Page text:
Last year, the number of Oregonians killed by domestic violence increased more than 60 percent. One women’s crisis service says the trend is of epidemic proportions. But though the numbers appear to be rising, it is often difficult for society to recognize signs of domestic violence. Abusers seek power and control over their victims who, perhaps out of fear or shame, sometimes conceal the real cause of their injury with a false story. Domestic violence thrives on secrets, but one crisis line in the Willamette Valley received a record 14,300 calls last year — up from an average of 10,000, which may indicate that more people are speaking up and seeking help.
Even so, proposed legislation that seeks funding to track patterns of domestic violence fatalities in this state may face an uphill battle with budget constraints. Are you a survivor of domestic violence? Have you supported someone who has been abused? What do these new statistics mean to you?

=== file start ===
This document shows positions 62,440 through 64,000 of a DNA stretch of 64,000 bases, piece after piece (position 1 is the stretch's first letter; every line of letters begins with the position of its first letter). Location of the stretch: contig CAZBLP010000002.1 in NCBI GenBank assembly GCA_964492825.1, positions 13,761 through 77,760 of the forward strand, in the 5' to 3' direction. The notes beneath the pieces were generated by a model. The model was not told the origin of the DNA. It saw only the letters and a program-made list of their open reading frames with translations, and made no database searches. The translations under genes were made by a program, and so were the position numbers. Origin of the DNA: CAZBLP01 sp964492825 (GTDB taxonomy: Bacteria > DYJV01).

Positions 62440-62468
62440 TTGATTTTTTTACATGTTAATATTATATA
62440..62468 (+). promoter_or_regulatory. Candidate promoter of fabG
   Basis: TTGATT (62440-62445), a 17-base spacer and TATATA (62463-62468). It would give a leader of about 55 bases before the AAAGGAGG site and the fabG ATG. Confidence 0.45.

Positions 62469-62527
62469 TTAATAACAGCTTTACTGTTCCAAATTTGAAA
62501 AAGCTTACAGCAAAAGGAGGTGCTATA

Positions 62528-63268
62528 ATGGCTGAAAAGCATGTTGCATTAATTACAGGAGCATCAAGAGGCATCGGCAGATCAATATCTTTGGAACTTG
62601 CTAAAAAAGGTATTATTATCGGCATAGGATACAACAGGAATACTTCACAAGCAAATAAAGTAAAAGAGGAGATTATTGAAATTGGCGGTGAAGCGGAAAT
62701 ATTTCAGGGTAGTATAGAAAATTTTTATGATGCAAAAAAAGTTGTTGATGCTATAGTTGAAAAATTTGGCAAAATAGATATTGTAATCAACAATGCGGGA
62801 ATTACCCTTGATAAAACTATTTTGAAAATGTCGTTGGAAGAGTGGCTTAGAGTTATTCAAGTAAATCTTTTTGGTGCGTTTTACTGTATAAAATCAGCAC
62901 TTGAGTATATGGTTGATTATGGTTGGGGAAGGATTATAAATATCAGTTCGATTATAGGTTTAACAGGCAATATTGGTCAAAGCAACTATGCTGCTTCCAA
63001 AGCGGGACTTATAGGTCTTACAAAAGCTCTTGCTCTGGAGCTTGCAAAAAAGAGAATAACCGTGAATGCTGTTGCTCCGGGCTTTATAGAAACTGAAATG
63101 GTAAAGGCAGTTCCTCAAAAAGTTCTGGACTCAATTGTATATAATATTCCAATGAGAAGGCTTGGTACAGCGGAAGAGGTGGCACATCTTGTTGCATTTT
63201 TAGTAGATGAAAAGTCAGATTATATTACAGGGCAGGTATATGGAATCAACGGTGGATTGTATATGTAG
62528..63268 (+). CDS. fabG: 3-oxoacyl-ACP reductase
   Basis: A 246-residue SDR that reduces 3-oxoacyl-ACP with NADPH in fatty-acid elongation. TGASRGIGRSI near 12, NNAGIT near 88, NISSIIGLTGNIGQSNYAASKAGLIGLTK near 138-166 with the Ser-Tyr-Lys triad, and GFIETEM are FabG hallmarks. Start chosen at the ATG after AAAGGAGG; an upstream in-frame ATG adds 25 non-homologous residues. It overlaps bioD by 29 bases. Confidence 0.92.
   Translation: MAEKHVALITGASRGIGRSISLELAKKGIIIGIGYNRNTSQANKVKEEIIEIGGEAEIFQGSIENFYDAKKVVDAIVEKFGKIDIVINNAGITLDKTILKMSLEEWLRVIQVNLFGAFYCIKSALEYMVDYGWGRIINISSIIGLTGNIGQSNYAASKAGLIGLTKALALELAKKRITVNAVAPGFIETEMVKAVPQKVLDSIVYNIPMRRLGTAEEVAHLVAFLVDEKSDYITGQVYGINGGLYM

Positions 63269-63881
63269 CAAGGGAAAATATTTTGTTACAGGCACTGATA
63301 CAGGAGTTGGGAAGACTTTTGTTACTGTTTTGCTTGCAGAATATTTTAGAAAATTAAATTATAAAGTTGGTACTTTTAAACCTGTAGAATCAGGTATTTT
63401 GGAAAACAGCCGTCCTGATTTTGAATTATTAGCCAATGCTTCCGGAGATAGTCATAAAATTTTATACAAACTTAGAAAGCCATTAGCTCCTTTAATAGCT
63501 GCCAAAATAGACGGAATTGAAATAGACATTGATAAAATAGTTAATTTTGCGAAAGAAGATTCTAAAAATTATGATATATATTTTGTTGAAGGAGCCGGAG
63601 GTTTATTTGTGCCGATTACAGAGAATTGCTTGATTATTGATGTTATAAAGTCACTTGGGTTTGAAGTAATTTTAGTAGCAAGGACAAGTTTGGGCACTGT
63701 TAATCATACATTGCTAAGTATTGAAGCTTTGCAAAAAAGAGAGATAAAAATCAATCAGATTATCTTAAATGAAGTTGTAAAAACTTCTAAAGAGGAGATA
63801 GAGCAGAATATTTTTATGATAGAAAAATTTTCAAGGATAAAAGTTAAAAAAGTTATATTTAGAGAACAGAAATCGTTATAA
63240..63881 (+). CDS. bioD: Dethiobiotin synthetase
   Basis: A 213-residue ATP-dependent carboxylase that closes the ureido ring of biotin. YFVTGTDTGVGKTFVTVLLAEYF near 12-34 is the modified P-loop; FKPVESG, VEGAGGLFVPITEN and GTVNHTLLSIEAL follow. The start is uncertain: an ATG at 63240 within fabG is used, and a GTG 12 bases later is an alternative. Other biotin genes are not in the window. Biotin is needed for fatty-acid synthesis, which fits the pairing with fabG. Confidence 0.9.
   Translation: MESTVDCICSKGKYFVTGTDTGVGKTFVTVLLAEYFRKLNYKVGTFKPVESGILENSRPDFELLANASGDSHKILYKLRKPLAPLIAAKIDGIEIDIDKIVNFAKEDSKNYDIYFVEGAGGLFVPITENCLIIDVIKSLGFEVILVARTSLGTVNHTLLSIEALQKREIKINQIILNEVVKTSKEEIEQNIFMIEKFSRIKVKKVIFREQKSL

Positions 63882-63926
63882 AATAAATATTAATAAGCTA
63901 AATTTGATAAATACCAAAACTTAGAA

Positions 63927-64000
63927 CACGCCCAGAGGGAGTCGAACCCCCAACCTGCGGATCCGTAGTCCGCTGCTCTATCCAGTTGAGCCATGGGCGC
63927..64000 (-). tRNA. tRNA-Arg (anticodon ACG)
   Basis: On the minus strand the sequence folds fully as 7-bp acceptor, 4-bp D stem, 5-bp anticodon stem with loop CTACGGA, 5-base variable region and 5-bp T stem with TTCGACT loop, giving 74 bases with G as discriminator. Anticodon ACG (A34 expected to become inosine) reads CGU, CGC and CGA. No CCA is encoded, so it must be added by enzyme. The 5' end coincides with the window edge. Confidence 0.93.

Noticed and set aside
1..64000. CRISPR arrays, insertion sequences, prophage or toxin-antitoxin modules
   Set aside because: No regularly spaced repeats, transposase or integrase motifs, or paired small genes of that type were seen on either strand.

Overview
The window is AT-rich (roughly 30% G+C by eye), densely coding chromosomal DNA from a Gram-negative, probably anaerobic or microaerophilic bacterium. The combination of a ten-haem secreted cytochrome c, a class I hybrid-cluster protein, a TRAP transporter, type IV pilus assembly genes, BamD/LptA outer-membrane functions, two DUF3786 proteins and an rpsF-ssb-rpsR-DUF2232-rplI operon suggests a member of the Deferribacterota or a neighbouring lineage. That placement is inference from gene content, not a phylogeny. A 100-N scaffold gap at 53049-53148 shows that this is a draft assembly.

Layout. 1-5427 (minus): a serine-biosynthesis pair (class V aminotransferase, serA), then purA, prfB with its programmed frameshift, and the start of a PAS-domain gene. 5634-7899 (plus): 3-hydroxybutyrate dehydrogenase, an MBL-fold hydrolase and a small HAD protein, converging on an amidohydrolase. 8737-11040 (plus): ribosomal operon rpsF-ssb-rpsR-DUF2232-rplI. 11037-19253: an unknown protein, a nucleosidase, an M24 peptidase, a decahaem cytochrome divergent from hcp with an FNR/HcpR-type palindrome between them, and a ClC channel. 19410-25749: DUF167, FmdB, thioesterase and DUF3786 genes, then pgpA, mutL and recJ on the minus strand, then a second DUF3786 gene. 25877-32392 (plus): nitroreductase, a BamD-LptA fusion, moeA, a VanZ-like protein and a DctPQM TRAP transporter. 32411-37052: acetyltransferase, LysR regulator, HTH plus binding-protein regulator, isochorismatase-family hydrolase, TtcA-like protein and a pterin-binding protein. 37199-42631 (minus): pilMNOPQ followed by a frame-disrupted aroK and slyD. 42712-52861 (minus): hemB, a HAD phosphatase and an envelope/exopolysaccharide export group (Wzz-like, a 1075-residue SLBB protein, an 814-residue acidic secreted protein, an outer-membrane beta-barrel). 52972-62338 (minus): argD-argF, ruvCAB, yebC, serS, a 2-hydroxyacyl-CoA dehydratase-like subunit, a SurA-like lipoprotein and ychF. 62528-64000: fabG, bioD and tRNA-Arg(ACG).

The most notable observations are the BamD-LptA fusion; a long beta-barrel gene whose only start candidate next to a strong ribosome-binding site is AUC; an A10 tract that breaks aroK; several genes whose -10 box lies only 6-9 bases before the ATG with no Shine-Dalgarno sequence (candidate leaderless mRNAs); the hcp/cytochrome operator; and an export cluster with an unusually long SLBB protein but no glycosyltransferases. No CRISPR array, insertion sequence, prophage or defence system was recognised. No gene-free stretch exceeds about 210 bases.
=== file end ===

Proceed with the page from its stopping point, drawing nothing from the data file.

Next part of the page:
- Robin Kandel: Domestic violence survivor
- Molli Mitchell: Residential services manager at Bradley-Angle House
- Jayne Downing: Executive director of the Mid-Valley Women’s Crisis Service
- Paul Holvey: Oregon representative of District 8